How can Indigenous knowledge help to build resiliency in the face of climate change?

Vehia Weeler is the 2022 recipient of the ANU Game Change Scholarship. Photo: Bryan Kuwada Vehia Weeler Vehia Wheeler (left) would like to create an aspiration for younger Tahitian people to become climate scientists and caretakers of the land. Photo: Vaheana Chang Vehia Wheeler
31 March 2022

Vehia Wheeler should have a bright future ahead of her. But as a young person living with the increasing challenges of climate change, she’s acutely aware that a ‘bright’ future is by no means guaranteed.

“I go through periods of eco-grief. I see our coral dying right in front of my eyes – that didn’t happen when I was growing up,” she said. 

While this might be overwhelming for a lot of people, Vehia has used her personal experiences to drive her work, and to instigate positive change for her people, her land, and her culture.

“I feel very much that we need to do something, and that is what ultimately makes me happy and fulfilled. I can’t imagine myself putting in so much effort to anything else,” she said.

Born and raised in Hawaii, Vehia spent a lot of time travelling to her mother’s home of Moorea in Tahiti when she was young. After completing her graduate studies at the University of Hawaii, Vehia decided to relocate to Tahiti. She saw this as an opportunity to learn more about her own culture – the language, and particularly how the people and society operates, on the ground.

“Being Tahitian and a Pacific Islander is a large part of my identity,” she said. “I’m a person of this ocean, and am connected to the world, ocean and people around me.”

This year, Vehia commenced her PhD at the Australian National University, researching ancestral land views and decolonial futures in Mā’ohi Nui (French Polynesia). She has also been named as the recipient of the ANU Game Change Scholarship, which provides game-changing support to the emerging generation of PhD scholars working in the area of climate change.

In particular, Vehia’s research is concerned with examining ancestral resiliency in the face of environmental fluctuations. She is looking at how Indigenous knowledges and methodologies from Mā’ohi Nui could help build resilience in local communities in the region who are facing the very real and immediate threats of climate change.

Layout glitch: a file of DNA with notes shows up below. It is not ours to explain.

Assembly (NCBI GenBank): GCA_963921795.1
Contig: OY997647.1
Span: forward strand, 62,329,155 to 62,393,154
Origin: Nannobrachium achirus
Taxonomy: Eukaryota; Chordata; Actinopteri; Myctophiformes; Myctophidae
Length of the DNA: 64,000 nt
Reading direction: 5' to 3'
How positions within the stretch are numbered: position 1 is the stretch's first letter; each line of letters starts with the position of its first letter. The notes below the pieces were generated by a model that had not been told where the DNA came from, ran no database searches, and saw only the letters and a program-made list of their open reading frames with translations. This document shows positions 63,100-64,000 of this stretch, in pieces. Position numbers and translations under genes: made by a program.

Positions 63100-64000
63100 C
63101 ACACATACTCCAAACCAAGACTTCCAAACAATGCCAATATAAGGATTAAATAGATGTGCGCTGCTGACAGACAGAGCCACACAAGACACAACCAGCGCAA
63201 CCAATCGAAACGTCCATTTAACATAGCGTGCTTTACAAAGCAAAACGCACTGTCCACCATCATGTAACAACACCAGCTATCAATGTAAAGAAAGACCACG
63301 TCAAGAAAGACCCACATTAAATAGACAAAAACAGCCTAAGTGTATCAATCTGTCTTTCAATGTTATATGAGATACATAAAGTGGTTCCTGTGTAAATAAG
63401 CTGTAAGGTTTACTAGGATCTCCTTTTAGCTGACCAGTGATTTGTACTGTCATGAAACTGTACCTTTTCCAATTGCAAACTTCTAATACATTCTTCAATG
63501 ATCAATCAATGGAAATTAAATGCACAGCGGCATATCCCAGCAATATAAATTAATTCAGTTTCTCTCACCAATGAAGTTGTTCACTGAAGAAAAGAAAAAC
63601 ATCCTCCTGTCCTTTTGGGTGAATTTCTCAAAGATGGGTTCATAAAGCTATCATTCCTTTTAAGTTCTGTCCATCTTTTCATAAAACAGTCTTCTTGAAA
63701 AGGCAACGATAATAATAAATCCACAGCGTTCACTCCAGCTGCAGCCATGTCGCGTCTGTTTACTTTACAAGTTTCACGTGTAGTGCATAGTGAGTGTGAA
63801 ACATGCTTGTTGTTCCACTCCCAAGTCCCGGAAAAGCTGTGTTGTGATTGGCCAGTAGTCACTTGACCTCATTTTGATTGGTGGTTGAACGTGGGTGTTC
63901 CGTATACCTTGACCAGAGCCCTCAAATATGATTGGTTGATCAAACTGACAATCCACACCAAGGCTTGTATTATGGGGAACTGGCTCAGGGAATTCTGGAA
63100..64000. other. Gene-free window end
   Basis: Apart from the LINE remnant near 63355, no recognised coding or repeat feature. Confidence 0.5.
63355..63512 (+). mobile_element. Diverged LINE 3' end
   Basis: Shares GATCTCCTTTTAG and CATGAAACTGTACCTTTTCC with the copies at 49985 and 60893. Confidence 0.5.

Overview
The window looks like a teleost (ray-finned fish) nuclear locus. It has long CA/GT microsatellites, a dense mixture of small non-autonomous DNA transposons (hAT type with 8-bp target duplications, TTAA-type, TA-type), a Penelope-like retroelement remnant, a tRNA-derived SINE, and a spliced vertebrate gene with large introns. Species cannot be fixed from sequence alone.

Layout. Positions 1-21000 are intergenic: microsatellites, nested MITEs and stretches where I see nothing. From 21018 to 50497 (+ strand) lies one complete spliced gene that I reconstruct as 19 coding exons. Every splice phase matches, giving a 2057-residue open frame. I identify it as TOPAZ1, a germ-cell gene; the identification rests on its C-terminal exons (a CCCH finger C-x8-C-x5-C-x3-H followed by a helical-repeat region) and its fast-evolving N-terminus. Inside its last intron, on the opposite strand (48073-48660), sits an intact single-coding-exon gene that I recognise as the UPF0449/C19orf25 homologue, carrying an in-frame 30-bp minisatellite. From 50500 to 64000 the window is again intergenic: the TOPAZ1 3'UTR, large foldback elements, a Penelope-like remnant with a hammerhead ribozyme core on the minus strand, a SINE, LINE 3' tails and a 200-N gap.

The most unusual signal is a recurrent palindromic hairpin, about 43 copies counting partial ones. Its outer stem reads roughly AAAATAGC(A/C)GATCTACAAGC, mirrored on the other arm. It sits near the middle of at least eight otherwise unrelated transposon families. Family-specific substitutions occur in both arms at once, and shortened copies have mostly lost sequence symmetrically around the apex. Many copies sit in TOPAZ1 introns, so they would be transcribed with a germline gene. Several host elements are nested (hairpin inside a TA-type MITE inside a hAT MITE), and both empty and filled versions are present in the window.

“Indigenous methods prioritise the local populations and their desires of the future. They look at how local people are working, and look to co-design solutions that bring that future to life,” she said.

During her graduate studies at the University of Hawaii, Vehia became interested in climate change issues, and in a particular theme that reoccurred throughout her studies - the future of the Pacific. When thinking about this in relation to climate change, Vehia started to consider how her ancestors had been dealing with changes in their environment over thousands of years.

“That’s what prompted me to learn more about my own cultural resiliency; methods of resiliency and thriving throughout change,” she said.

This interest led Vehia to examine land issues, and how her community manages and lives on the land when they’re facing floods, hurricanes, and tsunamis.

“They’re all things I grew up with in Hawaii. I’ve lived through floods, and hurricanes and earthquakes. Having that as my own personal experience is important, because I understand how it can impact people from a personal point of view,” she said.

“Indigenous knowledge and methodologies prioritise self-reflection - your position and how you relate to the subject and people that you’re studying, and that you’re in relationship with. I chose to work with Tahiti because I’m Tahitian and I have family here, and I felt like it was appropriate for me as a Tahitian person, and it’s also a part of my future.”

Vehia’s research also includes a strong focus on engaging with communities in a long-term capacity, and she has a strong sense of how her work can benefit her community.

“I would like to contribute to educational change, how we speak to the local education systems and what they’re teaching locally. I’d also like to create an aspiration for younger Tahitian people to become climate scientists and caretakers of the land.”

Vehia sees the Game Change Scholarship as an opportunity to promote her research through the well-established networks that ANU offers.

“Sometimes, it’s not easy for Indigenous research to be taken seriously,” she said. “My work at and with ANU could potentially open a lot of doors and change a lot of relationships and perspectives,” she concluded.

To find out more about the Game Change Scholarship, including how to apply, click here.

If you are interested in contributing to the Game Change Fund, or other philanthropic opportunities, please contact College of Science Development Manager, Tim Langford, at

To find out more about Vehia’s work, please email her directly.